The opaque world of private equity is beginning to have the torchlight of regulation shone in its direction.
Rather than resist, there is an opportunity to work with the financial referees and to bring in a fair framework for everyone to operate within.
An article in Business Week at the end of last month alleged that PE firms were “running unchecked”. Four areas were criticised: huge dividends and fees; serial charges; debt bombs; and quick flips.
This week, the UK’s Financial Services Authority warned that a collapse of a large buy-out was now “inevitable”. It worried that a flurry of deals going pear-shaped but even destabilise the economy.
With global deal volume of $570bn for the first nine months of this year alone, PE is very big business and has the potential to wreak havoc if things go badly awry.
But such fears have been expressed before and the reality is that while the collapse of deals can cause market jitters, there have been no lasting effects other than on the burnt investors directly involved and a little more caution all round.
A popular point of view around the collapse of Le Meridien was that such debacles are necessary to call the top of the cycle. Unless mistakes are allowed, the market will remain inefficient.
The US Justice Department is also looking into anti-trust issues with regard to PE deals. Hopefully, the US authorities will resist the sledge hammer and nut approach that led to Sarbanes-Oxley. The lesson from the introduction of these laws is surely that too much interference simply hampers market clearing.
For example, the much criticised quick flip is simply somebody opportunistically grabbing what has been left on the table. Public equity investors have been either unwilling or unable to account for the huge valuation gap between a the value of a publicly listed hotel owning company and the value put on the same property outside of the stock market. PE firms simply closed the gap, with a little leveraged help, again making the market more efficient.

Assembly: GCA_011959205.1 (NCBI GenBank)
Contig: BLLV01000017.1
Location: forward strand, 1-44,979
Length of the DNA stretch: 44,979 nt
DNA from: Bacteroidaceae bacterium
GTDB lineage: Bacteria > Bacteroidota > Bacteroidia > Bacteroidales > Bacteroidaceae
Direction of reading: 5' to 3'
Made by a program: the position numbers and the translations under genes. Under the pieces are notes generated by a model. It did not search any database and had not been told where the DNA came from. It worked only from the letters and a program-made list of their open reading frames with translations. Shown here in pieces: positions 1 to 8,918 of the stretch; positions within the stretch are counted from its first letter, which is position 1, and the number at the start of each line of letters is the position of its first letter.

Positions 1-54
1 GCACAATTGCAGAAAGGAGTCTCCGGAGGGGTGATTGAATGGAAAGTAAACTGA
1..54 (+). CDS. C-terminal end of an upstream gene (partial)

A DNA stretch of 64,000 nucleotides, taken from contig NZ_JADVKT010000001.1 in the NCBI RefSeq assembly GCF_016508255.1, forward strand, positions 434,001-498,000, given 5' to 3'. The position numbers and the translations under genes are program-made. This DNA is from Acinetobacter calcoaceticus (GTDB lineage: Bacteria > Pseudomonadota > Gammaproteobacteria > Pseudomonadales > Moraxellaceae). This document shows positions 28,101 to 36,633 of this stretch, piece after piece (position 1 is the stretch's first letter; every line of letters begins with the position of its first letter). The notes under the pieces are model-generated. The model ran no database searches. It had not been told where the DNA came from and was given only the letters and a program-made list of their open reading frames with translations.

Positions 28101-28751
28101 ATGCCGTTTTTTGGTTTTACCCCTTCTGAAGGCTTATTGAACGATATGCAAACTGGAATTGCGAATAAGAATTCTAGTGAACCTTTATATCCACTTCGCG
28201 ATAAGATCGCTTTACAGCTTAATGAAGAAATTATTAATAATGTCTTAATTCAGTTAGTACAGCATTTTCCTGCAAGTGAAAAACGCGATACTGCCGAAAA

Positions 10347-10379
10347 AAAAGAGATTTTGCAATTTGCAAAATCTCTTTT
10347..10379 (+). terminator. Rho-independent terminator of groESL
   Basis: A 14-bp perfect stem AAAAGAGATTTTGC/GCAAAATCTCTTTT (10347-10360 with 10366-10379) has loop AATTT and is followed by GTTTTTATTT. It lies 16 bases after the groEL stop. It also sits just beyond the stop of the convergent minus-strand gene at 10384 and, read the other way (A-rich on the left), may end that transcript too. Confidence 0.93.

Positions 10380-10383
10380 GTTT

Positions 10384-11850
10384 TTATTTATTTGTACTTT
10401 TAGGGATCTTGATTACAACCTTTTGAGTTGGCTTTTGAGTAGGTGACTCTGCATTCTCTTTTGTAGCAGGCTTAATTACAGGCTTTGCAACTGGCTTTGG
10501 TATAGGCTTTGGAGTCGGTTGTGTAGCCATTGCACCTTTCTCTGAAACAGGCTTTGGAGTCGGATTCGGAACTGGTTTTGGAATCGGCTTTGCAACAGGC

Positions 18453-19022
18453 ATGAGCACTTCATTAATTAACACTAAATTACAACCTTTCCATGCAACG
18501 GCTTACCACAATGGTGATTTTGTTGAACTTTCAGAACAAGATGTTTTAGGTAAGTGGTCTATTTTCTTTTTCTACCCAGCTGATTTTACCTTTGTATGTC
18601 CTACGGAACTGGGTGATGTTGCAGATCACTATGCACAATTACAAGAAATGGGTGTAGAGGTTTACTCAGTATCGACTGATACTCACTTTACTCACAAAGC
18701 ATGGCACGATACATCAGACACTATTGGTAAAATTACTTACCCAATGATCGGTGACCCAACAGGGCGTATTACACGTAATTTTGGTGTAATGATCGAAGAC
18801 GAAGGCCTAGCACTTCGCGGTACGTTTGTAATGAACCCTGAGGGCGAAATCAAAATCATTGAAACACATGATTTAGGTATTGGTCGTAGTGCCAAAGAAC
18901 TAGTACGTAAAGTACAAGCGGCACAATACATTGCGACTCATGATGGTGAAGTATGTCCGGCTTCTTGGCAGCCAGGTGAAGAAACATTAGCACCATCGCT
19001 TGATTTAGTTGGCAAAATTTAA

Arguably more concerning is the way cash is being extracted early into a deal’s life, often via both fees and big dividend payments. If a PE firm is being paid simply for doing the deal, the motivation for striking a good deal begins to be outweighed by the need to strike any deal.
Here, the debt financiers had better look closely at the terms of the equity financing and equity co-investors have to be sure that their interests are fully aligned with the leaders of the deal.
Ultimately, however, PE firms’ ambitions will be their undoing. There simply are not enough deals of the type where extraordinary returns can be made. The flood of money heading into the pockets of PE outfits will dry-up as their returns slump back to that achieved by more conventional, institutional, approaches, ones that gobble up far less in fees.
The ones staying the course are likely to be those that have taken the time and trouble to assemble teams of experienced executives, familiar with the hotel industry. Only through industry expertise can the real opportunities be spotted.
To these ends, it was a welcome move to see Morgan Stanley Real Estate announce this week the hiring of Andre Martinez, the former CEO of Accor’s EMEA hotels division. The 25 years of experience Martinez has in the hotel sector will be employed pulling together MSREF’s global hotel interests under the banner of Panorama Hospitality, the moniker used until now for just Asia Pacific.
Martinez will be chairman and is being joined by Peter Henley, previously head of business development at Raffles Holdings. MSREF’s European interests include the recently acquired seven InterContinentals and the Mandarin Oriental Prague, the latter was acquired at the end of last month with the help of Cedar Capital Partners.
This is just the sort of long-term approach that should satisfy the regulators. With a little more disclosure on fees and debt structure, then PE firms should be able to see off too much interference.